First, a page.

Perhaps the most significant challenge to the traditional peer-review practices comes from open-source projects like the Public Library of Science, which, though their journals are peer-reviewed, are available to all readers. Michael B. Eisen, an assistant biology professor at Berkeley and one of the co-founders (with Harold Varmus) of PloS, believes that academic bloggers face similar challenges to those of scientists who publish in open-source journals like his.
"One of the main issues we face in trying to convince junior academics to publish in PLoS instead of more established journals is their concern about how such publications will look at tenure time. I keep trying to convince people that, in an ideal world, tenure decisions should be made on the quality of one's work, not the venue of its publication. And there's no reason this shouldn't apply to things like blogs as well," he says.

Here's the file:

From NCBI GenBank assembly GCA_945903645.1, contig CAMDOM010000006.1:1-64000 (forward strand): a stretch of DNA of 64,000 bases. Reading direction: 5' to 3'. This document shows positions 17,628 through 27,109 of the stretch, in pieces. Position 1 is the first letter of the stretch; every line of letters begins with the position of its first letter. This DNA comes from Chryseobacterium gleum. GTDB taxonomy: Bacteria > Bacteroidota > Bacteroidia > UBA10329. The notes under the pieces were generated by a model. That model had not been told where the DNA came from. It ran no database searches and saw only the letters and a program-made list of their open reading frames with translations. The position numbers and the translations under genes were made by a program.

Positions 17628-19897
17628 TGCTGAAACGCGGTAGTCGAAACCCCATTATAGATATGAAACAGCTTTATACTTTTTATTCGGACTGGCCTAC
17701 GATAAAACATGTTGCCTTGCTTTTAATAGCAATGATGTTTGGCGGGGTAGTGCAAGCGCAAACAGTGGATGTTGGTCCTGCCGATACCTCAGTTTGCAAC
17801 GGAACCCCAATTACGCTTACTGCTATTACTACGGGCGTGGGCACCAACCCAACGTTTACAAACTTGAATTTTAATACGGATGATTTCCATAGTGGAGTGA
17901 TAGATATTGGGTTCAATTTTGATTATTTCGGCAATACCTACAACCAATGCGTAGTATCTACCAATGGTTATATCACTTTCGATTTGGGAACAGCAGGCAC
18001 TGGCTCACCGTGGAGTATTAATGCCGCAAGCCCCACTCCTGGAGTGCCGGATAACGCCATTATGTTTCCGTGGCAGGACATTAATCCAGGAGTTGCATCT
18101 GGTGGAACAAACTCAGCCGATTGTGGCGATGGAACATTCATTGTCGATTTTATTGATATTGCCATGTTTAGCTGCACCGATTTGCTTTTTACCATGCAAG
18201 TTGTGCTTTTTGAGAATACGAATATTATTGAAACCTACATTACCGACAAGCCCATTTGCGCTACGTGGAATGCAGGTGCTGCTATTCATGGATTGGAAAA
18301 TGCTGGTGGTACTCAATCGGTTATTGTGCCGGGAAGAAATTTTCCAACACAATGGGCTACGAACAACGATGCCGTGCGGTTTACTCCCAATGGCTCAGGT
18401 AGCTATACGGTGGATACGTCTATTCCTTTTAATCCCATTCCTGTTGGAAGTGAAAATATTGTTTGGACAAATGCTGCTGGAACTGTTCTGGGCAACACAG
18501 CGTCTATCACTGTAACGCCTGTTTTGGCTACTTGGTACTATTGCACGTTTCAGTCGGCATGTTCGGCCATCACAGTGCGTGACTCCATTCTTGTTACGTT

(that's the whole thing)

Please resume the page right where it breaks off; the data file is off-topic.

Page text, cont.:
Um, but the whole point of PLoS is (in their words):
The Public Library of Science (PLoS) was formed in 2000 by scientists and physicians to make peer-reviewed research freely accessible online to the world.So what does does this have to do with blogging? PLoS is a peer-reviewed journal that happens to have a different economic model behind it, and I presume should be treated like any other acadmic journal when it comes to assigning publishing credit. Blogging is not (in general) peer-reviewed or reviewd at all, which is why it's hard to account for it in tenure decisions. As far as I can see they have nothing to do with one another, other than both involving this new-fangled web thingy.